Tuesday, November 19, 2019 / 11:20 AM / Fitch Ratings / Header Image Credit: Daily Kos
Spending plans from the two largest UK political parties suggest that the period of budget deficit reduction is over, Fitch Ratings says. We anticipated fiscal loosening when we affirmed the UK's 'AA' sovereign rating in October but, while the scale and timing remains uncertain, risks to our fiscal projections have risen substantially.
Chancellor Sajid Javid and his opposition counterpart John McDonnell set out spending plans on 7 November as part of their election campaigns. The Conservatives' new fiscal rules would allow an extra GBP22 billion of public sector net investment annually, while the opposition Labour Party would allow an extra GBP55 billion. The announcements are consistent with our view in last month's rating review that 'austerity fatigue' and Brexit preparations are set to reverse the path of expenditure restraint seen since 2010.
December's election is unpredictable and could result in a majority government committed to take the UK out of the EU by the end-January, or a hung parliament or coalition and a second referendum. No-deal can't be excluded until the Withdrawal Agreement (WA) is approved by the UK Parliament and ratified, and the WA bill enacted. Trade 'cliff edge' risks would linger until the new UK-EU relationship is negotiated. Brexit is key to resolving the UK's Rating Watch Negative (RWN), which reflects the substantial economic disruption no-deal would cause the UK, as well as the potential for an agreed future UK-EU relationship to have an adverse economic impact.
The future direction of the UK rating will also reflect economic and fiscal policy choices and outturns. Post-election fiscal settings are hard to predict. Higher spending commitments are common in election campaigns but not always implemented in full, while large infrastructure projects take time to execute.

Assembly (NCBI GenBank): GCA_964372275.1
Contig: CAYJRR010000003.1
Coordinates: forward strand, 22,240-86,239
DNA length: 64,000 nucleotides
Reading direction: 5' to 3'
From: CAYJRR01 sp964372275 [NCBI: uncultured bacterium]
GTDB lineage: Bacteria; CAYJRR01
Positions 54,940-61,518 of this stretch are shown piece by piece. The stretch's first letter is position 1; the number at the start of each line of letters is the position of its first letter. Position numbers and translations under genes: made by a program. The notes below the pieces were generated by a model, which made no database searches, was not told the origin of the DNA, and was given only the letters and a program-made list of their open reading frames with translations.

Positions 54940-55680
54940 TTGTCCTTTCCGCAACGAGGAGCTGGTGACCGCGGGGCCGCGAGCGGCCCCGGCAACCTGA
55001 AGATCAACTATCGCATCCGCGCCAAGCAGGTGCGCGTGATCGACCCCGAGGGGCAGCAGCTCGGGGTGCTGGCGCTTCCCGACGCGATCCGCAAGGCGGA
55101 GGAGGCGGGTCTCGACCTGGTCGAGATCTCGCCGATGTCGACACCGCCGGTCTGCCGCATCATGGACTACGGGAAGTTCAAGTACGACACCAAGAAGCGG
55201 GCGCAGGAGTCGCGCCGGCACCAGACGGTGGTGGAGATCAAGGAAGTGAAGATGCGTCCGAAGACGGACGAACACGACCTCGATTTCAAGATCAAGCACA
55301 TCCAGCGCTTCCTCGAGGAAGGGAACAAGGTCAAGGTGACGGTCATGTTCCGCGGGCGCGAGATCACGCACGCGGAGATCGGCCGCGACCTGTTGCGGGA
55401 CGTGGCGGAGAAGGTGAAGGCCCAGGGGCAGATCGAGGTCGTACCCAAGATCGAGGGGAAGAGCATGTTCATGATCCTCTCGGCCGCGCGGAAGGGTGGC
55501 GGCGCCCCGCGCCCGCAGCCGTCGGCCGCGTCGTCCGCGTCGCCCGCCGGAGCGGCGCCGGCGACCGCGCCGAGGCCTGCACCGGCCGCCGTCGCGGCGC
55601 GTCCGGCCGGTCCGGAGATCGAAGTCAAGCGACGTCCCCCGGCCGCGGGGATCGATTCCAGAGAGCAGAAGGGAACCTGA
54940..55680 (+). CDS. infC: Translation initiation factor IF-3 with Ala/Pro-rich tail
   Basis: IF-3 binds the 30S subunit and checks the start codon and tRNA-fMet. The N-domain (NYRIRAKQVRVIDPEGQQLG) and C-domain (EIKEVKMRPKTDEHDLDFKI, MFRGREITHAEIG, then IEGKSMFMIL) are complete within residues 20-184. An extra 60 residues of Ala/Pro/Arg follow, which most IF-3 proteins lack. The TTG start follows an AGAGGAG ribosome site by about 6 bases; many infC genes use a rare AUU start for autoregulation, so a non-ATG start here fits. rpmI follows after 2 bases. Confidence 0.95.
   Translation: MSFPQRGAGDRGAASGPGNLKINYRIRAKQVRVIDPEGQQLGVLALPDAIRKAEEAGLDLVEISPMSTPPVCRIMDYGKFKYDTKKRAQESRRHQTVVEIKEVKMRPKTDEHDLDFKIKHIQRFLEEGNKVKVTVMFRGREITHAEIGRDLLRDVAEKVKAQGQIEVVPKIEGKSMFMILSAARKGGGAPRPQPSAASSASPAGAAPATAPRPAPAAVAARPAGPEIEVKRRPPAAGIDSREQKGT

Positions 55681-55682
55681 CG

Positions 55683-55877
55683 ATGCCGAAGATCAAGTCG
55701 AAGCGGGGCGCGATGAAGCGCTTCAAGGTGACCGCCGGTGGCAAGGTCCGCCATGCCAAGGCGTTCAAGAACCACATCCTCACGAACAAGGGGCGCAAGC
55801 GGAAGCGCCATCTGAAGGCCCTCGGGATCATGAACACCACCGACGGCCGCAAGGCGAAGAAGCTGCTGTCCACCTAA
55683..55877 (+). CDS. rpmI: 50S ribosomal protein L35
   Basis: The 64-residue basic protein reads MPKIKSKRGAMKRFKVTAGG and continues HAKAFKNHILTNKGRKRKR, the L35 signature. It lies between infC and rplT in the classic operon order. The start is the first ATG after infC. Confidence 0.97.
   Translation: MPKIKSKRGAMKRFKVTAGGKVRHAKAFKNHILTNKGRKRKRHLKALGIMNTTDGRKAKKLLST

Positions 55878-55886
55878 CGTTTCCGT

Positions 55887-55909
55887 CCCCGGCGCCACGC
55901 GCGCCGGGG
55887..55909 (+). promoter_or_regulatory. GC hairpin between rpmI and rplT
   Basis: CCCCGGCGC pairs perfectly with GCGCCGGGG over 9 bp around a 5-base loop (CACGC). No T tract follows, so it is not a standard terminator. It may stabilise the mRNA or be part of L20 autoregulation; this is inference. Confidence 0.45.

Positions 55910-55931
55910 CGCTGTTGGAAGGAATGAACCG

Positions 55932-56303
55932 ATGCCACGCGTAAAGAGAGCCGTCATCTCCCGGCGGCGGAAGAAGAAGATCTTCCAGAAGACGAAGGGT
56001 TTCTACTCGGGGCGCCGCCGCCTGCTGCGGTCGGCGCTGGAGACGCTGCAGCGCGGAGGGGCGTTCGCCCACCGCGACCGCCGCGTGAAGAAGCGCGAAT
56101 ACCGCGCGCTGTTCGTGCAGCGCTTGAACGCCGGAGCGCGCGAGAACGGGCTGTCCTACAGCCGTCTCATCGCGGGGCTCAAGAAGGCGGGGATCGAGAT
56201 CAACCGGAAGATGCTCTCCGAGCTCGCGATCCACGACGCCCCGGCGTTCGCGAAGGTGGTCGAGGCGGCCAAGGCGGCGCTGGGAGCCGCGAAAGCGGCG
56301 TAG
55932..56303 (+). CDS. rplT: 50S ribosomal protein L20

Neither party has abandoned the concept of fiscal rules. A Conservative government would target a current budget balance (i.e. excluding capex) within three years. Debt interest payments would be capped at 6% of revenues (from 4.5% currently) and public sector net investment capped at 3% of GDP. Debt-to-GDP would fall over the next parliament. Labour would also cap interest payments, but at 10% of revenues, and has replaced its target of falling debt-to-GDP with improving 'the overall balance sheet by the end of the Parliament'.
UK fiscal rules have been re-written frequently in recent years. These proposed new rules would allow for substantial fiscal loosening, increasing uncertainty around the fiscal outlook and risks to our projections. At last month's UK review, we used the government's 4 September spending round as the main indicator of likely spending increases (assuming slower implementation). These projections saw the deficit widening to 2.5% of GDP by 2021 from 2.3% in 2019, but general government debt would still fall slowly.
Our projections assumed that revenue-to-GDP ratio remained broadly stable, consistent with the fact that the UK's large fiscal adjustment has chiefly been through expenditure measures. We expect more clarity about revenue measures and spending plans in areas other than investment when the manifestos are published. This could shed further light on the credibility of fiscal plans.
Any surge in investment would likely boost GDP, but would need to be appropriately targeted to boost UK productivity and potential growth. Recent data revisions suggest the growth impact of Brexit uncertainty was less severe than previously thought, but we believe underlying economic momentum remains fragile.
We will continue to assess how far policy settings might reduce the UK's fiscal headroom at its present rating level beyond the election as part of our sovereign analysis, in the context of domestic political and Brexit outcomes.